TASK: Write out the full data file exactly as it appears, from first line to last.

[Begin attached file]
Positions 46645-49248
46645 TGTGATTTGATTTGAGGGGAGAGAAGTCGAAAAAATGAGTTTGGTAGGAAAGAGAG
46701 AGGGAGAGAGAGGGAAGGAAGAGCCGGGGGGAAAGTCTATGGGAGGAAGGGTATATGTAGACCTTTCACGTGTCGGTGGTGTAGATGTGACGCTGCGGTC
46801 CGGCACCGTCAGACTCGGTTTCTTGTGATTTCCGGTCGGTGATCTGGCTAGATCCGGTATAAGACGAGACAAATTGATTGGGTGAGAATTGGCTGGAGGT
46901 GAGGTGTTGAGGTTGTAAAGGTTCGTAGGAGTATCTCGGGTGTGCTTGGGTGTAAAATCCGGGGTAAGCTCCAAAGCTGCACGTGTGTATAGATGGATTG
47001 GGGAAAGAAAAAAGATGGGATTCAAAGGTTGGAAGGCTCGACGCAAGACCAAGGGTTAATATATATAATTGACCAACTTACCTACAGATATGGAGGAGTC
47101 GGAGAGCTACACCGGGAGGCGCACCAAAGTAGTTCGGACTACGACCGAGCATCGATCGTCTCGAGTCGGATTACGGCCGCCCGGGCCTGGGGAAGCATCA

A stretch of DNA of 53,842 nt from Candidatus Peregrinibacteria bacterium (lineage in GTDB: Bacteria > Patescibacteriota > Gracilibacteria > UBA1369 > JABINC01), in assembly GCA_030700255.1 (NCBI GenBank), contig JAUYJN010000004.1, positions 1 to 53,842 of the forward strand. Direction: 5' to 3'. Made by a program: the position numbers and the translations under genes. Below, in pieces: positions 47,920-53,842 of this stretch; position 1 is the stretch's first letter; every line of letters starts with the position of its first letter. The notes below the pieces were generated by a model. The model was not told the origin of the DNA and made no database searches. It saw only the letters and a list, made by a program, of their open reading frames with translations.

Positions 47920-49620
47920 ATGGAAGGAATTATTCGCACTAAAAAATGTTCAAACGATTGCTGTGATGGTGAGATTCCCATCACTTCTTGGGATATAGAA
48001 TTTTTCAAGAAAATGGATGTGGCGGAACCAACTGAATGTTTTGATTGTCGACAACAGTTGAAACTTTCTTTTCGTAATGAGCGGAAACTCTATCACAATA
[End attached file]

Positions 46645-49248
46645 TGTGATTTGATTTGAGGGGAGAGAAGTCGAAAAAATGAGTTTGGTAGGAAAGAGAG
46701 AGGGAGAGAGAGGGAAGGAAGAGCCGGGGGGAAAGTCTATGGGAGGAAGGGTATATGTAGACCTTTCACGTGTCGGTGGTGTAGATGTGACGCTGCGGTC
46801 CGGCACCGTCAGACTCGGTTTCTTGTGATTTCCGGTCGGTGATCTGGCTAGATCCGGTATAAGACGAGACAAATTGATTGGGTGAGAATTGGCTGGAGGT
46901 GAGGTGTTGAGGTTGTAAAGGTTCGTAGGAGTATCTCGGGTGTGCTTGGGTGTAAAATCCGGGGTAAGCTCCAAAGCTGCACGTGTGTATAGATGGATTG
47001 GGGAAAGAAAAAAGATGGGATTCAAAGGTTGGAAGGCTCGACGCAAGACCAAGGGTTAATATATATAATTGACCAACTTACCTACAGATATGGAGGAGTC
47101 GGAGAGCTACACCGGGAGGCGCACCAAAGTAGTTCGGACTACGACCGAGCATCGATCGTCTCGAGTCGGATTACGGCCGCCCGGGCCTGGGGAAGCATCA

A stretch of DNA of 53,842 nt from Candidatus Peregrinibacteria bacterium (lineage in GTDB: Bacteria > Patescibacteriota > Gracilibacteria > UBA1369 > JABINC01), in assembly GCA_030700255.1 (NCBI GenBank), contig JAUYJN010000004.1, positions 1 to 53,842 of the forward strand. Direction: 5' to 3'. Made by a program: the position numbers and the translations under genes. Below, in pieces: positions 47,920-53,842 of this stretch; position 1 is the stretch's first letter; every line of letters starts with the position of its first letter. The notes below the pieces were generated by a model. The model was not told the origin of the DNA and made no database searches. It saw only the letters and a list, made by a program, of their open reading frames with translations.

Positions 47920-49620
47920 ATGGAAGGAATTATTCGCACTAAAAAATGTTCAAACGATTGCTGTGATGGTGAGATTCCCATCACTTCTTGGGATATAGAA
48001 TTTTTCAAGAAAATGGATGTGGCGGAACCAACTGAATGTTTTGATTGTCGACAACAGTTGAAACTTTCTTTTCGTAATGAGCGGAAACTCTATCACAATA